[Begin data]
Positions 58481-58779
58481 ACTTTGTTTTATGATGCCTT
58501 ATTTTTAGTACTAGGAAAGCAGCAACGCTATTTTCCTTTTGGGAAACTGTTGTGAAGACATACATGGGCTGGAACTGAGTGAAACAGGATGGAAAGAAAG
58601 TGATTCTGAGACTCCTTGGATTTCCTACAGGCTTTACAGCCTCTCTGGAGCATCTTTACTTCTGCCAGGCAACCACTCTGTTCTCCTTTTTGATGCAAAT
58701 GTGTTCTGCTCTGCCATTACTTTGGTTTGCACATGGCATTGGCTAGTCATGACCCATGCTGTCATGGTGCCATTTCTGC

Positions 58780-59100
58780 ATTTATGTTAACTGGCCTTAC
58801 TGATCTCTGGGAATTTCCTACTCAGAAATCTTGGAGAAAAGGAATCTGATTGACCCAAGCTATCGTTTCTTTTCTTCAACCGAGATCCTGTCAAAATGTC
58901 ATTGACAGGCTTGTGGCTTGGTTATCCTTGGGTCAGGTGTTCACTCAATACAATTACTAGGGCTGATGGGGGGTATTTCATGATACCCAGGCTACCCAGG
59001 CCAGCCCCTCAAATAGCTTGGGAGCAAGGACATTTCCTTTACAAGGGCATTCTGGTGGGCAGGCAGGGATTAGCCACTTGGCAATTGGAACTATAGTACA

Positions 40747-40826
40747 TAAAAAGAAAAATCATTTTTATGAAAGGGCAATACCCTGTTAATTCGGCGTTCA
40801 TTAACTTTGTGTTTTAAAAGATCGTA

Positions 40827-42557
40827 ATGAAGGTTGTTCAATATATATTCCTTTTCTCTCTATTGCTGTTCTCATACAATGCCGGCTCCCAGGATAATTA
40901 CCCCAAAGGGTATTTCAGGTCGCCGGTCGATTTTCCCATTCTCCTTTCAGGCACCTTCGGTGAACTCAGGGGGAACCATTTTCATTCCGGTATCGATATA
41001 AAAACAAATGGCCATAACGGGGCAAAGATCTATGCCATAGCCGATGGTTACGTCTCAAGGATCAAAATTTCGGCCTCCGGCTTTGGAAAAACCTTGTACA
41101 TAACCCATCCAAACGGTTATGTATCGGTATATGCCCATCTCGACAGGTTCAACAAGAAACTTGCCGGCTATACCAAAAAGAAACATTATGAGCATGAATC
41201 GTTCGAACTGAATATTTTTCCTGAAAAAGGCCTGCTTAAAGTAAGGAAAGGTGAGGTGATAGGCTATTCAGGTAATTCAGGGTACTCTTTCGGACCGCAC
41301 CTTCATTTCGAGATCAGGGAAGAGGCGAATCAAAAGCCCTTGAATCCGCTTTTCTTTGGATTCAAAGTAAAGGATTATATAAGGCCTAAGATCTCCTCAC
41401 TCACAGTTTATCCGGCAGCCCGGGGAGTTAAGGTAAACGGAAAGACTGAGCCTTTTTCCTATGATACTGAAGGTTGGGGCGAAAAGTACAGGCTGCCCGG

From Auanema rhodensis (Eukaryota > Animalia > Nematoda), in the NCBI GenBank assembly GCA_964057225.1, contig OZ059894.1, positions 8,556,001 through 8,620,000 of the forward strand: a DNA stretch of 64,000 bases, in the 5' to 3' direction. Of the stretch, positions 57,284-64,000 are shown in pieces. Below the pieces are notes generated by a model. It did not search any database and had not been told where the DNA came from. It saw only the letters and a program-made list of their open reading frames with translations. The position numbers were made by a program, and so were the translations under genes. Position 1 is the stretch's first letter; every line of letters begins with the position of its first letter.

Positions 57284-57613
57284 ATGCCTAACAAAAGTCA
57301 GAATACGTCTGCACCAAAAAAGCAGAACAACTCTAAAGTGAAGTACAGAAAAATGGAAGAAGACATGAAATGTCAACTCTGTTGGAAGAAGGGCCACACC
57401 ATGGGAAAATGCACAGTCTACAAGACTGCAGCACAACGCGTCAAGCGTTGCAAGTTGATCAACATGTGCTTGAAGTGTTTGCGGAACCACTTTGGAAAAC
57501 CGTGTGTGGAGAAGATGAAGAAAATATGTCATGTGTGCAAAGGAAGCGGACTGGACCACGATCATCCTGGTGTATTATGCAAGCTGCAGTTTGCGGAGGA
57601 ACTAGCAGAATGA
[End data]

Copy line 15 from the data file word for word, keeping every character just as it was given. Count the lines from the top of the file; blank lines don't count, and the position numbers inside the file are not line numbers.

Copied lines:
40827 ATGAAGGTTGTTCAATATATATTCCTTTTCTCTCTATTGCTGTTCTCATACAATGCCGGCTCCCAGGATAATTA